Oklahoma exploration and production Devon Energy is one step away from capping a blowout at a natural gas well that has prompted authorities to seal off thousands of acres of land near the Eagle Ford Shale towns of Yorktown and Nordheim.
No injuries have been reported but an accident at a natural gas well off Cotton Patch Road and FM 952 in DeWitt County has been spewing natural gas into the air since a Nov. 1.
In a Monday afternoon statement, Devon reported that crews were able to install a capping stack on the well over the weekend. The well control equipment will enable the company to reduce natural gas flowing from the well and ultimately regain control.
A cause of the accident it not clear but in a statement released on Tuesday afternoon, but the company has been working with county and state officials to keep a two-mile radius equal to more than 8,000 acres of land sealed off.
Devon is providing lodging, meals and other needs to several families who were evacuated.
Numerous other residents and neighbors expressed concern on Facebook about their safety and the safety of their livestock, which the company assured the DeWitt County Office of Emergency Management would be taken care of.
The Texas Commission on Environmental Quality and the Railroad Commission of Texas, the state agency that regulates the oil and natural gas industry, have dispatched inspectors to the site.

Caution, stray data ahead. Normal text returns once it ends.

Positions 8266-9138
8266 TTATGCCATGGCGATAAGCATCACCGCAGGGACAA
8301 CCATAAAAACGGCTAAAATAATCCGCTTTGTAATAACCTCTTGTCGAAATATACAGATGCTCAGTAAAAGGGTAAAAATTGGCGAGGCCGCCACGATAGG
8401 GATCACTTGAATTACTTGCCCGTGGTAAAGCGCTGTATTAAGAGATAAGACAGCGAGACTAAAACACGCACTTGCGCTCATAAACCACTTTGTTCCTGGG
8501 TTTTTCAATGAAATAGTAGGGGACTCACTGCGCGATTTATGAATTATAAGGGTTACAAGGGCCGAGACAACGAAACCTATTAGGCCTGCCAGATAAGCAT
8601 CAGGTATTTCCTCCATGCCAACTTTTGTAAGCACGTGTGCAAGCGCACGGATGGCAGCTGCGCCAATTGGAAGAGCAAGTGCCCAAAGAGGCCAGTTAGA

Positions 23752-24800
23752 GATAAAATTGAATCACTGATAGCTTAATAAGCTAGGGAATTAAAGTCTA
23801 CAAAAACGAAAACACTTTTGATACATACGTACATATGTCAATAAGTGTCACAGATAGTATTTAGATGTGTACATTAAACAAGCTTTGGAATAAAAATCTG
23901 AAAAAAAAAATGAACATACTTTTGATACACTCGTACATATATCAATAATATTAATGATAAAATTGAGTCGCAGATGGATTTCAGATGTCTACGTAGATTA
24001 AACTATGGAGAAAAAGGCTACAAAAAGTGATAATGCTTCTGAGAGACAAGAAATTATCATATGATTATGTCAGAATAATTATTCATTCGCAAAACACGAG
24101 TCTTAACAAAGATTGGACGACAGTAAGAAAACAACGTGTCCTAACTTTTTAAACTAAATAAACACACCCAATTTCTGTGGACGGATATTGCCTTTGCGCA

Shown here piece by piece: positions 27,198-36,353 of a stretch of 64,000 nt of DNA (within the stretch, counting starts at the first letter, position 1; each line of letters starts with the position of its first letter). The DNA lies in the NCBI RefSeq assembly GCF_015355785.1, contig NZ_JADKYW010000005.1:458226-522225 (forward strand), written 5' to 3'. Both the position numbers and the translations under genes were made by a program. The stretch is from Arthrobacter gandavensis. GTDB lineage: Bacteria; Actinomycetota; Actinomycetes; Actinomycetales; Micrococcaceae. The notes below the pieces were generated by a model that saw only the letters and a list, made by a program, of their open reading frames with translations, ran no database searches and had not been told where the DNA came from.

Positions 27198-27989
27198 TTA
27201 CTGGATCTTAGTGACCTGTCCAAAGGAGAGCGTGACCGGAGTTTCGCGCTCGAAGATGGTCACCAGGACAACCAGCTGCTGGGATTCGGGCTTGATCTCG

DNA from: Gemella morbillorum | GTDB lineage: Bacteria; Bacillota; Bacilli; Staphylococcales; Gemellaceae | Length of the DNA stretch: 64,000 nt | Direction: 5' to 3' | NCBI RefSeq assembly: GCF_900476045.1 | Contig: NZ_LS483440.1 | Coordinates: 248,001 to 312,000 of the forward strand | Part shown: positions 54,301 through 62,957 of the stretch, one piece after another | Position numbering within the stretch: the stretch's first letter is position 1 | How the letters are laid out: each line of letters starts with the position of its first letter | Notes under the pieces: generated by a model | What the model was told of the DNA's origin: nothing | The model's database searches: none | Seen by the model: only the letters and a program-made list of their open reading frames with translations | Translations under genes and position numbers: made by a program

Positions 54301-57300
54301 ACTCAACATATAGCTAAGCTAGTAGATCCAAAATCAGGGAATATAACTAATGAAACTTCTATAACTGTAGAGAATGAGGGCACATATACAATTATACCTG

Located on Devon Energy’s Migura B lease, the well was originally drilled and completed by the shale drilling arm of British oil major BP but was transferred to Devon on Oct. 28, Railroad Commission records show.
Sharon Wilson, a Dallas-based anti-hydraulic fracturing activist with the environmental group Earthworks, said the rural poor continue to pay a heavy price for accidents in the oil fields and that regulators do not enforce the law. There have been at least nine blowouts in Texas through July of this year, Railroad Commission records show.
“This blowout is causing spikes of hydrocarbons on state air monitors over 30 miles away,” Wilson said. “These intense emission events push us closer to the edge of global climate emergency and harm health locally. It is clear that we need to stop oil and gas expansion and heavily regulate existing facilities while transitioning to clean, renewable energy.
This article first appeared on the Houston Chronicle – an Energy Voice content partner. For more from the Houston Chronicle click here.